Investor Conference Focuses on Recovery
Meetings & Events
New York–"Today's housing fundamentals are fantastic," according to John Burns, a California-based real estate consultant. Speaking at the 2012 Building and Infrastructure Conference here, hosted by Lincoln International and LEK Consulting, he pointed to steady job growth and low mortgage interest rates as key factors for steady growth in housing starts over the next several years.
"Almost every region is growing," Burns said, noting that in some markets it's likely that housing demand could outpace supply. That view was shared by many of the speakers at the event, including building product company executives and investors active in the arena.
With housing starts near the 750,000 level this year, "we're only 25 percent back from the bottom and still only half way to normal," Burns reported, noting annual housing starts average about 1.5 million each year. He predicts the single-family market will grow 15 to 25 percent annually until "we get back to normal." The multi-family market will grow about 20 to 25 percent annually.
The rental market has already seen more of a rebound and will be "the prime beneficiary early in the recovery," according to Burns. With job growth, more of the young college graduates living with parents will move out into their own apartments. Additionally, those who lost homes to foreclosure, and those continuing to lose homes, are also in the rental market. Over time, he continued, many of those renters will become homebuyers.
A panel of investors agreed with Burns' positive outlook for the residential market over the next several years. "We're seeing it already and we see it looking into next year in our discussions with builders," said L.T. Gibson, president and CEO of US LBM Holdings.
"We're seeing every month this year is better than the same month last year," said Ira Starr of Long Point Capital. Despite the many "head fakes" that have appeared in the housing market, he added. "We're getting more confident."
With the recovery has come a small rebound in merger and acquisition activity in the building products arena, according to Andrew Prete of Nortek Inc. Uzair Dossani of Warburg Pincus reported that lenders are also coming back into the industry.
As a potential seller, Starr suggested his company would not want "to give up the upside" of the current market. "Housing starts are going to double over the next several years," he said. "Why would you sell?"
The recovery in the housing market is bringing another change to the market–rising prices for building products, stated US LBM's Gibson. Increased demand has already translated into higher commodity prices, as well as increases in prices for roofing, siding and insulation materials. The trend is not evident with windows and doors yet, he observed, but he expected that to happen as well.
Despite improving market conditions, most speakers expressed caution at the event. A second panel that focused on managing growth in the current climate talked about smaller, more strategic initiatives. "We're focusing on growing in our core business," stated Richard McPhail, VP of strategic business development at the Home Depot, who outlined the company's initiatives to better connect its online presence with its retail business. "We're watching our investments, but that's an area where we think it's risky not to invest in."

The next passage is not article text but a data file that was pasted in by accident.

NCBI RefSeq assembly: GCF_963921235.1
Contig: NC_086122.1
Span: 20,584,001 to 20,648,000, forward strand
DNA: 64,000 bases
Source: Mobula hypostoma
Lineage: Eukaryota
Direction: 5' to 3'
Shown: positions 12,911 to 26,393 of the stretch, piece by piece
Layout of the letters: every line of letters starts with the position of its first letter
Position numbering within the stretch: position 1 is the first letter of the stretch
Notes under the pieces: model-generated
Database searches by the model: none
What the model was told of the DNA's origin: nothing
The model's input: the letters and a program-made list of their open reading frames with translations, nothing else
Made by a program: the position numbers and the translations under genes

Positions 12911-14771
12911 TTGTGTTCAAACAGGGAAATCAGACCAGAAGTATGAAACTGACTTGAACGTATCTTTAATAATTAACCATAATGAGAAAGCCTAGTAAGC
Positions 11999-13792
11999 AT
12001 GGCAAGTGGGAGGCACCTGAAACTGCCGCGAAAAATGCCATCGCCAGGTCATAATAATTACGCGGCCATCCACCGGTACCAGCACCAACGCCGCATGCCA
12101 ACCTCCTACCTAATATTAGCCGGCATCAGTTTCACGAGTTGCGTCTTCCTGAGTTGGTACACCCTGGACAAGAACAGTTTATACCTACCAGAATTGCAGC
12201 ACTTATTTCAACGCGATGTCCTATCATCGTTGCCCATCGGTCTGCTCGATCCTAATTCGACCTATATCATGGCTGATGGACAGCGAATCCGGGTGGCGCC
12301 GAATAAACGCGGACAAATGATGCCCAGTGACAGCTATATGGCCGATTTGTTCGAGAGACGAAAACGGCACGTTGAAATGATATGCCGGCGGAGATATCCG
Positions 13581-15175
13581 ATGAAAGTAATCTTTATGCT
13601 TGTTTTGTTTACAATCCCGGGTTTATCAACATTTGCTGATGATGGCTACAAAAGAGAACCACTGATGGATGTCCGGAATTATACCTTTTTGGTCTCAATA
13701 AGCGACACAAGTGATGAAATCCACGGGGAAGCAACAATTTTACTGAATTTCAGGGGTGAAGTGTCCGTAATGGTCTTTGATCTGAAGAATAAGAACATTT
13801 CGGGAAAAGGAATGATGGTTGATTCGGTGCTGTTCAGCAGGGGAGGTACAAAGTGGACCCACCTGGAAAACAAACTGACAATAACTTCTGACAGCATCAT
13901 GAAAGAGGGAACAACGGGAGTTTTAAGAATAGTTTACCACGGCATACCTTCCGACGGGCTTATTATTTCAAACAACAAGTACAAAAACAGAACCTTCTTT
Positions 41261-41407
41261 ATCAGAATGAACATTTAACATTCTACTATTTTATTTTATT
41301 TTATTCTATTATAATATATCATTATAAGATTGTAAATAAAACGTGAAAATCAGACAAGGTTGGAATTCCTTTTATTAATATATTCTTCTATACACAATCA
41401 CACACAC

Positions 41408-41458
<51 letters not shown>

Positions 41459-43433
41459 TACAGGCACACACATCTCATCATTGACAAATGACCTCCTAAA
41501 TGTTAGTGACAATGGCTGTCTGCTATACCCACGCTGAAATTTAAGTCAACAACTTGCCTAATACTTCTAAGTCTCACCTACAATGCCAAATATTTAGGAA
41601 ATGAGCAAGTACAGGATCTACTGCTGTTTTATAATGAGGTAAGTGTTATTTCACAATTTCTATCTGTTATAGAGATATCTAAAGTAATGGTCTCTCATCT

Greg Henry with Rheem Manufacturing and Brendan Delay of L&W Supply, the distribution business of USG Corp., offered similar perspectives. Both described strategic efforts to work more closely with certain channel partners and target specific market opportunities. Henry said his company was looking to redeploy more resources to the web, while Henry mentioned app development as an important initiative to work more closely with customers.
The positive news in the residential market bodes well for commercial construction, said Bernard Markstein of Reed Construction Data, who concluded the conference. Most segments of the commercial market, including offices, hotels and retail, are improving, although there has been a pause in the market recently, he suggested. The institutional market has been performing well, with private colleges in an investment mode, but publicly-funded projects are not as strong as they could be, he noted, pointing to constraints in government spending.
The longer term outlook is positive, Markstein continued. The health care and manufacturing segments are particularly strong. There also continues to be some shakeout in the retail sector. Some stores are falling by the wayside as a result of online sales, but warehouse stores and restaurants remain strong categories. He concluded by urging further infrastructure investment by the U.S. to both strengthen the economy in the short term and help make the country more competitive in the long term.